A mother-of-two from Atlanta is fighting for her life after being diagnosed with a disease caused by flesh-eating bacteria. Cindy Martinez, a former Marine, contracted with what is medically termed as necrotizing fasciitis, which is characterized by skin infections that can lead to damages in the body tissues. The doctors in charge of the patient's care said quadruple amputation of the limbs may be possible.

Cindy initially felt right-shoulder pain that is continuous and severe in intensity. She had herself checked in the emergency room of a hospital on May 25, 2015. The following day, the doctors diagnosed her with the rare and severe type of bacterial skin infection. The doctors said that the only way that may save her is a surgical operation.

Cindy's husband, David said he knew their hospital stay may be an extended and prolonged type of admission.

"I had to tell her the truth, and tell her she's not coming home. I don't know when. I couple of weeks, a couple of months. I don't know," he said. "She thought she was going to come home in a few days and I knew having a conversation with her that it wasn't [going to be] the case."

Cindy is experiencing immense pain and has no drive to eat, and with the roller coaster of events happening, she is exhausted, David added.

The flesh-eating bacteria that cause this disease thrive in common places. The bacteria typically do not cause harm but when rare and precise events happen, it can evolve into a fatal pathogen. For example, if an individual has an open wound and had a direct contact with unsanitary objects such as stagnant water, the bacteria may be activated to its dangerous form.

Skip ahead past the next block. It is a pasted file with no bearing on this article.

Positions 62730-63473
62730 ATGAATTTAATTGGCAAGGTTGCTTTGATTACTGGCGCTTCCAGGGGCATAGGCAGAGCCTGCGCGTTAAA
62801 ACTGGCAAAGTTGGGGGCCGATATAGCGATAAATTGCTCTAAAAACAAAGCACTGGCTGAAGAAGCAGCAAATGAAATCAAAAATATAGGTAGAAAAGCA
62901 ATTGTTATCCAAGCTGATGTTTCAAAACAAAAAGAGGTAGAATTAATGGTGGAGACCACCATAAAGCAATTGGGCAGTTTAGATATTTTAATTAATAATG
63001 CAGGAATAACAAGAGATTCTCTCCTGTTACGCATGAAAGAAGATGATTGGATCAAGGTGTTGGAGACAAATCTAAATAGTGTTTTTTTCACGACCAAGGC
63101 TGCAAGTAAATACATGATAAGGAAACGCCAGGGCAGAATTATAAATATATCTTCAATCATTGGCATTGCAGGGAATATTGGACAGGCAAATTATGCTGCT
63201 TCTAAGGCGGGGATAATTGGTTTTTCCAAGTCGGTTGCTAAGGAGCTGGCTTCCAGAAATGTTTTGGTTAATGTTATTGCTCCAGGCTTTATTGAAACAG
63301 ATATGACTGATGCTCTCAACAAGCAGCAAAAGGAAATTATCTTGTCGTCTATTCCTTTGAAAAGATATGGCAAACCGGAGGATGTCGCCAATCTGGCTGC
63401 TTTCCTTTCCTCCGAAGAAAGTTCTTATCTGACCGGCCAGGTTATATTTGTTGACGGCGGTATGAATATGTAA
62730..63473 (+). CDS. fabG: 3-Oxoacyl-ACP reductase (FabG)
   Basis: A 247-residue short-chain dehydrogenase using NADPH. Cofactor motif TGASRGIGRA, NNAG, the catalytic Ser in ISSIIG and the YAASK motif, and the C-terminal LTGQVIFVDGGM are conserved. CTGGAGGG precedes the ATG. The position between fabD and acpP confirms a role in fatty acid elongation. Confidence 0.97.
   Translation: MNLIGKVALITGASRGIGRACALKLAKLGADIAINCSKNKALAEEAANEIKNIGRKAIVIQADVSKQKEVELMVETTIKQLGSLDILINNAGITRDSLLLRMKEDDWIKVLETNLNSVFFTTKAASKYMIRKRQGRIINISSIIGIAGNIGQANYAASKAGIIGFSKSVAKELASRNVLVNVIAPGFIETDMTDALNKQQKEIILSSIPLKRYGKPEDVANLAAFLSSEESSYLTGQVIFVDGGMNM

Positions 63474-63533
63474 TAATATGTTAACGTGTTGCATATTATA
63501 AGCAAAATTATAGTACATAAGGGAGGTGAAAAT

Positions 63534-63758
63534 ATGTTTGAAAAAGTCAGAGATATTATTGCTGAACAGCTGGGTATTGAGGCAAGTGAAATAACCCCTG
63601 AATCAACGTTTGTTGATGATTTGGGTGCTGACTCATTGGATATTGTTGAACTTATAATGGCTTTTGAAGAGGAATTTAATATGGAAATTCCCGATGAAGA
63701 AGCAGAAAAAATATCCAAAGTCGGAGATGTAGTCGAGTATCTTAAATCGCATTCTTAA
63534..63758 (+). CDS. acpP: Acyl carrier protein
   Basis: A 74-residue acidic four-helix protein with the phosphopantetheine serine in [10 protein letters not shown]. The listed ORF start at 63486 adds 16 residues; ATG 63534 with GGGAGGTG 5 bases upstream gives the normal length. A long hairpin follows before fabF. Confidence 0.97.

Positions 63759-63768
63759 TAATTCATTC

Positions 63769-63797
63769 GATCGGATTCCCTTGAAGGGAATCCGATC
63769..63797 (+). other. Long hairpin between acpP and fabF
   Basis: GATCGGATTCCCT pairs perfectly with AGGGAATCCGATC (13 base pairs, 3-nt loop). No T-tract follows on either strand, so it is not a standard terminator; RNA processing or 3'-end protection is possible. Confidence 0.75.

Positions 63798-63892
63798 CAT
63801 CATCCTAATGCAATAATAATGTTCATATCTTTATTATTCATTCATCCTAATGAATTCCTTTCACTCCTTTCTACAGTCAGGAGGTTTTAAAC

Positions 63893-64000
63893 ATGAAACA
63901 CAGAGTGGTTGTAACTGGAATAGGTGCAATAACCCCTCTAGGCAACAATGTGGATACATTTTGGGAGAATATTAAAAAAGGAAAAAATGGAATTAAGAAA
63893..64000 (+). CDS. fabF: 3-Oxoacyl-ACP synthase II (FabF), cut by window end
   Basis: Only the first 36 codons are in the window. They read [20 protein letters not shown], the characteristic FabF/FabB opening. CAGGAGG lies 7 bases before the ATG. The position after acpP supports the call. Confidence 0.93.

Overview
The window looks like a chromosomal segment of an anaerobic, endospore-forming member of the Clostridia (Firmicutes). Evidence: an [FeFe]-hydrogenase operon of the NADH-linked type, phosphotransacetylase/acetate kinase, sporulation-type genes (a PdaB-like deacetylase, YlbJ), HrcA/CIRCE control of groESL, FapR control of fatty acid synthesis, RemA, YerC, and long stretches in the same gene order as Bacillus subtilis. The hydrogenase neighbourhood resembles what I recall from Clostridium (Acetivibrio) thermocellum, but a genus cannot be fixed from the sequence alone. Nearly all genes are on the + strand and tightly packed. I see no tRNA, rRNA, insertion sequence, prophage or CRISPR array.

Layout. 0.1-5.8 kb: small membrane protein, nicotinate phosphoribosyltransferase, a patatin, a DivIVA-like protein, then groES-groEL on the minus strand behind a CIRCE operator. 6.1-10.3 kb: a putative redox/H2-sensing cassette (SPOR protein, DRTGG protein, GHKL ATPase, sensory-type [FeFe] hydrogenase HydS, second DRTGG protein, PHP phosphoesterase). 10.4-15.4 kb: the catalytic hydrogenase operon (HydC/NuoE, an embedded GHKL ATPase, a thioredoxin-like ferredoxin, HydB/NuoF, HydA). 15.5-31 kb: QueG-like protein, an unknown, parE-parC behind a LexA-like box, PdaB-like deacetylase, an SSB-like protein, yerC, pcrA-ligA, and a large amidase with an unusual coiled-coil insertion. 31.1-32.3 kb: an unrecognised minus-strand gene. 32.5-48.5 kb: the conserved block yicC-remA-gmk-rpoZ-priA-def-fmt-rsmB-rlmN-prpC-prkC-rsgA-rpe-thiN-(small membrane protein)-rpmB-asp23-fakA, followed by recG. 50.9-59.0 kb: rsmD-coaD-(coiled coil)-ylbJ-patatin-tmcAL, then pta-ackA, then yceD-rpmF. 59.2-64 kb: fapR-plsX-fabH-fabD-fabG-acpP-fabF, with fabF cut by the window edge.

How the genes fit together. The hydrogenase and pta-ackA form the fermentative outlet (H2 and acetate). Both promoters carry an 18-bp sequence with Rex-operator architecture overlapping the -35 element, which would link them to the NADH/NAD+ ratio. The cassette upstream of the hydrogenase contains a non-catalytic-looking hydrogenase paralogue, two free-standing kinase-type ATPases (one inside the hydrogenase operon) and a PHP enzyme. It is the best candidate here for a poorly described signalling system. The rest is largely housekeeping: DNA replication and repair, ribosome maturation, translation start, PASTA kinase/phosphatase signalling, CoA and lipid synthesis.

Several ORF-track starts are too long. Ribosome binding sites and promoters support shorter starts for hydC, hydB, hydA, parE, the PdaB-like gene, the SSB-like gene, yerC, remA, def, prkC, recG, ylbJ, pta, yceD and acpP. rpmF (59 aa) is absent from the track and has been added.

The kids of Cindy and David - a 5-year-old son and 2-year-old daughter - have not been able to stay or even visit their mother. According to David, he prefers to wait for events to turn and head to the "right direction" before the kids may be granted a meeting with their mother.

David is not aware of any intervention or measure that they could have done to discover his wife's disease during the early phase of the infection; however, he encourages other people to take caution.

"You know your family and your friends better than anyone else," he advises. "If you see something is out of the ordinary, or not their normal self, then yes, definitely go get it checked out. Of course."

A Go Fund Me account was created to help the Martinez family cope with their present ordeal financially.

"This has made me realize that you truly don't know what's in store for you every day in life," David told CBS Atlanta station WGCL.

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